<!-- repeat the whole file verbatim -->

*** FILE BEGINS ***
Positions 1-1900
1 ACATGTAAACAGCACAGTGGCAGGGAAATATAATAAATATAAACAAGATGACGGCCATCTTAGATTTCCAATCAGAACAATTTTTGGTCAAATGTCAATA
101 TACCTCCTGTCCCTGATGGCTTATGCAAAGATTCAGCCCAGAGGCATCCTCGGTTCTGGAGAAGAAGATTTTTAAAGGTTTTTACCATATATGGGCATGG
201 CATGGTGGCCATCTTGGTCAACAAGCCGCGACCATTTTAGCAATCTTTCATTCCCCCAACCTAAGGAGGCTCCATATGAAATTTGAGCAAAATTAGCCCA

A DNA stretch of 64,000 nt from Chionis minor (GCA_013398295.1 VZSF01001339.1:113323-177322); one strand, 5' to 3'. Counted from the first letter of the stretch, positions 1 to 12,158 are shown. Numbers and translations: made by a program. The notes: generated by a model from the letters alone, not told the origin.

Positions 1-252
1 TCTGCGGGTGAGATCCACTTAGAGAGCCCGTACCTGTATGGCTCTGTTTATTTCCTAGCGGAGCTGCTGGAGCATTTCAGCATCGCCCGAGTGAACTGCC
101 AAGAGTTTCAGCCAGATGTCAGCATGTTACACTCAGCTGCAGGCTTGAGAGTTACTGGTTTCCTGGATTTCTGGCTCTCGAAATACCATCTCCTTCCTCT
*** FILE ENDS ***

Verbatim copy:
Positions 1-1900
1 ACATGTAAACAGCACAGTGGCAGGGAAATATAATAAATATAAACAAGATGACGGCCATCTTAGATTTCCAATCAGAACAATTTTTGGTCAAATGTCAATA
101 TACCTCCTGTCCCTGATGGCTTATGCAAAGATTCAGCCCAGAGGCATCCTCGGTTCTGGAGAAGAAGATTTTTAAAGGTTTTTACCATATATGGGCATGG
201 CATGGTGGCCATCTTGGTCAACAAGCCGCGACCATTTTAGCAATCTTTCATTCCCCCAACCTAAGGAGGCTCCATATGAAATTTGAGCAAAATTAGCCCA

A DNA stretch of 64,000 nt from Chionis minor (GCA_013398295.1 VZSF01001339.1:113323-177322); one strand, 5' to 3'. Counted from the first letter of the stretch, positions 1 to 12,158 are shown. Numbers and translations: made by a program. The notes: generated by a model from the letters alone, not told the origin.

Positions 1-252
1 TCTGCGGGTGAGATCCACTTAGAGAGCCCGTACCTGTATGGCTCTGTTTATTTCCTAGCGGAGCTGCTGGAGCATTTCAGCATCGCCCGAGTGAACTGCC
101 AAGAGTTTCAGCCAGATGTCAGCATGTTACACTCAGCTGCAGGCTTGAGAGTTACTGGTTTCCTGGATTTCTGGCTCTCGAAATACCATCTCCTTCCTCT